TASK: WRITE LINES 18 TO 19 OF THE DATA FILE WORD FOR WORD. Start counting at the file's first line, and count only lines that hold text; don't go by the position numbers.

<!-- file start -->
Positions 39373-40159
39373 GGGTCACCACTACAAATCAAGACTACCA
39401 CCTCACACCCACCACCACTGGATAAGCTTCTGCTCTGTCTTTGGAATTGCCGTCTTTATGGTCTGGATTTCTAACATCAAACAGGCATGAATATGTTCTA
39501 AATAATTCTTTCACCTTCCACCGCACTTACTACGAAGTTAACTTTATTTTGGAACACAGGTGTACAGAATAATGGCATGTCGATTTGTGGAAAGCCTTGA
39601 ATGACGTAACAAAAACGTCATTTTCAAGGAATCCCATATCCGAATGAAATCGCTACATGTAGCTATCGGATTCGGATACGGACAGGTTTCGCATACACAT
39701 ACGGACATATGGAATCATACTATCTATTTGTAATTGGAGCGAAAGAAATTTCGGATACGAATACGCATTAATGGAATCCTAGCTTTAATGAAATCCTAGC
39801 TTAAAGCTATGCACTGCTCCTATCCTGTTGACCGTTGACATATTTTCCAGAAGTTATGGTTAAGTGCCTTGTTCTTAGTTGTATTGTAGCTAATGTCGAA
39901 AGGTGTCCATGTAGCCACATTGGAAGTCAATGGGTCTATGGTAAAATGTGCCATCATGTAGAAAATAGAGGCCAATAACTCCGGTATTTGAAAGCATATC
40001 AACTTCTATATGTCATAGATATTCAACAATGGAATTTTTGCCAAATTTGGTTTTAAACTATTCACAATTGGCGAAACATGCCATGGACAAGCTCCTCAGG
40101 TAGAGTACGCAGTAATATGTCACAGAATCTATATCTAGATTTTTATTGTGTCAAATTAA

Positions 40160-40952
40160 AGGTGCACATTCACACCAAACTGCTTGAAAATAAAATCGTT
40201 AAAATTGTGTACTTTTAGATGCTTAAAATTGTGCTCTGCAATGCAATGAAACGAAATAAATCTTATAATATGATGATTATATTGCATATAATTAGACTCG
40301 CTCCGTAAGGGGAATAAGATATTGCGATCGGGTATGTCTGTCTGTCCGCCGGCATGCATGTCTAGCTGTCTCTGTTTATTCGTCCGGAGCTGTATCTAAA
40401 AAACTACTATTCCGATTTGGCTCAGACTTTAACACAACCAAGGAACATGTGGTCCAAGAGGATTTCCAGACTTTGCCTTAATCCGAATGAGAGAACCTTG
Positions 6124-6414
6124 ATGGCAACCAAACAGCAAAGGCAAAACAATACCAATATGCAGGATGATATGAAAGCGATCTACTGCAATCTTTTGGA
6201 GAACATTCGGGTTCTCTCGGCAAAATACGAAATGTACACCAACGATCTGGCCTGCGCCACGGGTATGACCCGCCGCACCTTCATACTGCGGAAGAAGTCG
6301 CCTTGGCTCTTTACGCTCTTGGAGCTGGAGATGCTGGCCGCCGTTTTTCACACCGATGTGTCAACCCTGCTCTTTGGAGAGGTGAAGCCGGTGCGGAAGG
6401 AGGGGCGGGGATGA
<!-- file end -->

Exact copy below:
6201 GAACATTCGGGTTCTCTCGGCAAAATACGAAATGTACACCAACGATCTGGCCTGCGCCACGGGTATGACCCGCCGCACCTTCATACTGCGGAAGAAGTCG
6301 CCTTGGCTCTTTACGCTCTTGGAGCTGGAGATGCTGGCCGCCGTTTTTCACACCGATGTGTCAACCCTGCTCTTTGGAGAGGTGAAGCCGGTGCGGAAGG